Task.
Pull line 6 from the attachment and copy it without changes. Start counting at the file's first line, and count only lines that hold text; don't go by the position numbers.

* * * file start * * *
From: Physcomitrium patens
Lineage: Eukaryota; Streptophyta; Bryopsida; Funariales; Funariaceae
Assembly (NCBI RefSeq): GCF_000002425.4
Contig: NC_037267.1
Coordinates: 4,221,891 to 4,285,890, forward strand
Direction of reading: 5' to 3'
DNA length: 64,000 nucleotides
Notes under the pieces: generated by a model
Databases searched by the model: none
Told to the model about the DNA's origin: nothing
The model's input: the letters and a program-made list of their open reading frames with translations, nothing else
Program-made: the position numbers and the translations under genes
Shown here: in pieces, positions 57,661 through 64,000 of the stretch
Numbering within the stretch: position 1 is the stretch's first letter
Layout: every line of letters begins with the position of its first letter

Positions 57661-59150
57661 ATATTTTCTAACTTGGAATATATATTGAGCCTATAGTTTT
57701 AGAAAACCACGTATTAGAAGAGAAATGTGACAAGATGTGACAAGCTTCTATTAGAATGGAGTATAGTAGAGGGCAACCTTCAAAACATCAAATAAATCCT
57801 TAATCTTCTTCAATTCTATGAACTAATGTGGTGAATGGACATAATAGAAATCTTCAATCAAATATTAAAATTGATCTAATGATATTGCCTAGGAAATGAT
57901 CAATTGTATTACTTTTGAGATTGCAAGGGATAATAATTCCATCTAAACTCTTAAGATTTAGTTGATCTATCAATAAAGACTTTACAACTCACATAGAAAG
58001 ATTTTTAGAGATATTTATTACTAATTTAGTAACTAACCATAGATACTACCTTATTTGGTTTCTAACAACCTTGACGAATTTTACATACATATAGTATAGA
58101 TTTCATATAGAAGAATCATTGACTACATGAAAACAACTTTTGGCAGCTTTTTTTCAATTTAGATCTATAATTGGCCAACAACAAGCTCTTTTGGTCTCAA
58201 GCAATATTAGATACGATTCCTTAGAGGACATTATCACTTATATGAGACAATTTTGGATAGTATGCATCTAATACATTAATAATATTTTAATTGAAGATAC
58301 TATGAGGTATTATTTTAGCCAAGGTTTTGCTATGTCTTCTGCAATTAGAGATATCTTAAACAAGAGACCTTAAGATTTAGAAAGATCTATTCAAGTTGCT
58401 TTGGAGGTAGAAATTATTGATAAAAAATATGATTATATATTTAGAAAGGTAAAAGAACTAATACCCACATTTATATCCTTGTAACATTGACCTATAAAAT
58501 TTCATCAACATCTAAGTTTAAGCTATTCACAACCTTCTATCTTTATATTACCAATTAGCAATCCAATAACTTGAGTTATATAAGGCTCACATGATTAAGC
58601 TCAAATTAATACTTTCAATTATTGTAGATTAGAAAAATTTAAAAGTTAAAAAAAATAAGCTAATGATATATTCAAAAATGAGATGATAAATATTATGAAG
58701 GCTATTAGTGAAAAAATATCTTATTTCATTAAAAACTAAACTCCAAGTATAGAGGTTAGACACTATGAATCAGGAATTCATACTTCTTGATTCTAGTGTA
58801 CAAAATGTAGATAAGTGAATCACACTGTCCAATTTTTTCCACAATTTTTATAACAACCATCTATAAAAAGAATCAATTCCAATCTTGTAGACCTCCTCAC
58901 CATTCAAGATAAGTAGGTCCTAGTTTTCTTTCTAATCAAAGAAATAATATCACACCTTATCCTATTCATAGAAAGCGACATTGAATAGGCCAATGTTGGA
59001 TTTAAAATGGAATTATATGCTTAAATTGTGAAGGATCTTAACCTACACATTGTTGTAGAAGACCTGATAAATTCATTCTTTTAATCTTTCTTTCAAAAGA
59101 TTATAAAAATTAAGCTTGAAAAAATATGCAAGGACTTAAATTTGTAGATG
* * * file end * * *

Direction of reading: 5' to 3'